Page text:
In reality, Ms. Klobuchar’s agenda — like those of former vice president Joe Biden and former South Bend, Ind., mayor Pete Buttigieg — would be pathbreaking. Ms. Klobuchar wants to crack down on pharmaceutical companies, introduce a generous public health-care plan, scale up college affordability, invest in vocational training, pour money into infrastructure, enact public campaign financing and press states to shorten prison sentences. Tackling climate change by getting the country to net-zero greenhouse gas emissions by 2050 would be her “number-one priority.”
So Ms. Klobuchar and others in her lane set ambitious goals. But they do not entertain the fantasy, sold by Mr. Sanders and, to a lesser degree, Sen. Elizabeth Warren (D-Mass.), that bold change can be achieved with few-to-no hard choices or little care for the risks. On climate change, for example, Ms. Klobuchar wants to tax greenhouse gas emissions, among other proposals. A price on carbon would spur the transition to clean energy far more efficiently than having politicians arrogantly take it upon themselves to design a green economy in minute detail from Washington. She would help poor and middle-class children go to college but let the wealthy pay tuition. She recognizes limits on how much debt the government can take on.
Like Mr. Biden and Mr. Buttigieg, Ms. Klobuchar understands that change can come only through the hard work of coalition-building. “Being willing to reach out,” she said, “should not be viewed as a negative in the Democratic primary.” She noted that Mr. Sanders refused to support compromise immigration legislation during the George W. Bush years. “That was one moment of leadership: Were you willing to work with the Bush administration on a path to citizenship?” she said.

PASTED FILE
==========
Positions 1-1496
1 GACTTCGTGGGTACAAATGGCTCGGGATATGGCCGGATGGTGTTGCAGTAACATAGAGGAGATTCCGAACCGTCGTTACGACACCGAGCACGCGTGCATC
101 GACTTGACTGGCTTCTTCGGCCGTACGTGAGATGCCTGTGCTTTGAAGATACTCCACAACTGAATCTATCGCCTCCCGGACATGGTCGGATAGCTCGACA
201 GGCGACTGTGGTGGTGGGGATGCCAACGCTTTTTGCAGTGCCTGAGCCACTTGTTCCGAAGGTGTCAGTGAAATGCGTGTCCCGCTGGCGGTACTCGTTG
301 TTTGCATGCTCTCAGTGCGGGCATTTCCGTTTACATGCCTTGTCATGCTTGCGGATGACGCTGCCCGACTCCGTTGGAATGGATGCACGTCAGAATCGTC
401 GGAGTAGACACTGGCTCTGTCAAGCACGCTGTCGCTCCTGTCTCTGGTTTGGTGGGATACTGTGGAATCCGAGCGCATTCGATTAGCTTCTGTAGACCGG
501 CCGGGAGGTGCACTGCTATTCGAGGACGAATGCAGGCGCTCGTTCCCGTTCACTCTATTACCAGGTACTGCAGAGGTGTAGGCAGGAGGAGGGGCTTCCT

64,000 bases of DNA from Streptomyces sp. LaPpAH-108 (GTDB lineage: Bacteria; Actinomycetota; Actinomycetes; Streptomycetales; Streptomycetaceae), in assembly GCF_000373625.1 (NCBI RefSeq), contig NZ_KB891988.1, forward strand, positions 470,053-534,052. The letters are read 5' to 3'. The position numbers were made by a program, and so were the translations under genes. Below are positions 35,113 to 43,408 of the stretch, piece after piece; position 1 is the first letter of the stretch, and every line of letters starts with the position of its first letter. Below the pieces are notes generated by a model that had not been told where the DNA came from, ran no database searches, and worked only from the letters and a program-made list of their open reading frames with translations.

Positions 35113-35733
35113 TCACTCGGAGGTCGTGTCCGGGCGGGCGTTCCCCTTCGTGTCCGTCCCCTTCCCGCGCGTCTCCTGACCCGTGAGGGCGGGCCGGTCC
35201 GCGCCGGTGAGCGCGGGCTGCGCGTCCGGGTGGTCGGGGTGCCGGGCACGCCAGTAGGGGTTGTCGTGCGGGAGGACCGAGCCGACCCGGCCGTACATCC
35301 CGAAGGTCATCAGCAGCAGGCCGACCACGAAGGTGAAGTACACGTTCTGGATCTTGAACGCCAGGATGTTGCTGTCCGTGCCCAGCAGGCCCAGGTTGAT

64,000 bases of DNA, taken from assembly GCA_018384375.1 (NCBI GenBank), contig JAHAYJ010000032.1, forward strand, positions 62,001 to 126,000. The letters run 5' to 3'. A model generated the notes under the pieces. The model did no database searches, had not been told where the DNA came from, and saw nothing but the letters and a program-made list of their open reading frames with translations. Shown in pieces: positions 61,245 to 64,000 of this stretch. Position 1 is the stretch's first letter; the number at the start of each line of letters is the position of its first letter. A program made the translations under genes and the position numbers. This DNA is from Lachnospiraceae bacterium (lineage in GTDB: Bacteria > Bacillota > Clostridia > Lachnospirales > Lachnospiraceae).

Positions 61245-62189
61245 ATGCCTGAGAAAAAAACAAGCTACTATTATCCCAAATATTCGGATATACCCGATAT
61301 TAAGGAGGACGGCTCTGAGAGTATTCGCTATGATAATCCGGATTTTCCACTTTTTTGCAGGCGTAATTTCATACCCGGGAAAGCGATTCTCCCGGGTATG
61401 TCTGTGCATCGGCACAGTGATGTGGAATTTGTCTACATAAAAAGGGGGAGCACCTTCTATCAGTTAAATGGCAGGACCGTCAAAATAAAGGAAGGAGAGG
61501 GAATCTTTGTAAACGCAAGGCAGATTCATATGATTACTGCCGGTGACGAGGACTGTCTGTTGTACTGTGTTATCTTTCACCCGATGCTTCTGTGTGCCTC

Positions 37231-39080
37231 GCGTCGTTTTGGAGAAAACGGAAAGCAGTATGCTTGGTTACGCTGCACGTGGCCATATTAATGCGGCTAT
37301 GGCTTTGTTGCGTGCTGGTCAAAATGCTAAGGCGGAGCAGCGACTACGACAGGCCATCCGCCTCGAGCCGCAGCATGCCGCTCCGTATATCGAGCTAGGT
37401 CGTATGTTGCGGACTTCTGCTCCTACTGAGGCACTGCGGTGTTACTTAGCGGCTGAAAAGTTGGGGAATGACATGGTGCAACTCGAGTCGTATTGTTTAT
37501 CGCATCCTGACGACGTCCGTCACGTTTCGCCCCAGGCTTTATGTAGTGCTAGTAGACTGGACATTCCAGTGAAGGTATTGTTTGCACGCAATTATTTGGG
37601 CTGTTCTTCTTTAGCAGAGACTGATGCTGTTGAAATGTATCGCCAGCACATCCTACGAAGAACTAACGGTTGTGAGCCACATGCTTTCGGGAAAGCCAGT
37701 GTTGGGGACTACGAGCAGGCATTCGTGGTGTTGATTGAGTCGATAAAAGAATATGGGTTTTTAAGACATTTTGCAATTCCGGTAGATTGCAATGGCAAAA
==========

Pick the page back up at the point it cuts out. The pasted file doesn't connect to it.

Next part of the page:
She also argued that, with President Trump on the ballot, inclusive governing is good politics. People outside the left wing want to restore decency to the White House, and Democrats should appeal to them.
In a more rational presidential selection system, these ideas and arguments would get more of a hearing. Holding primaries, not caucuses, would make less likely the designation of a front-runner based on minuscule total numbers of votes. Public matching funds would give qualified candidates a fairer chance to compete against plutocrats. Debates would elevate substance over angry cross talk. But even without such reforms, it’s not too late for voters in the coming primaries to fairly examine the records and platforms of the candidates.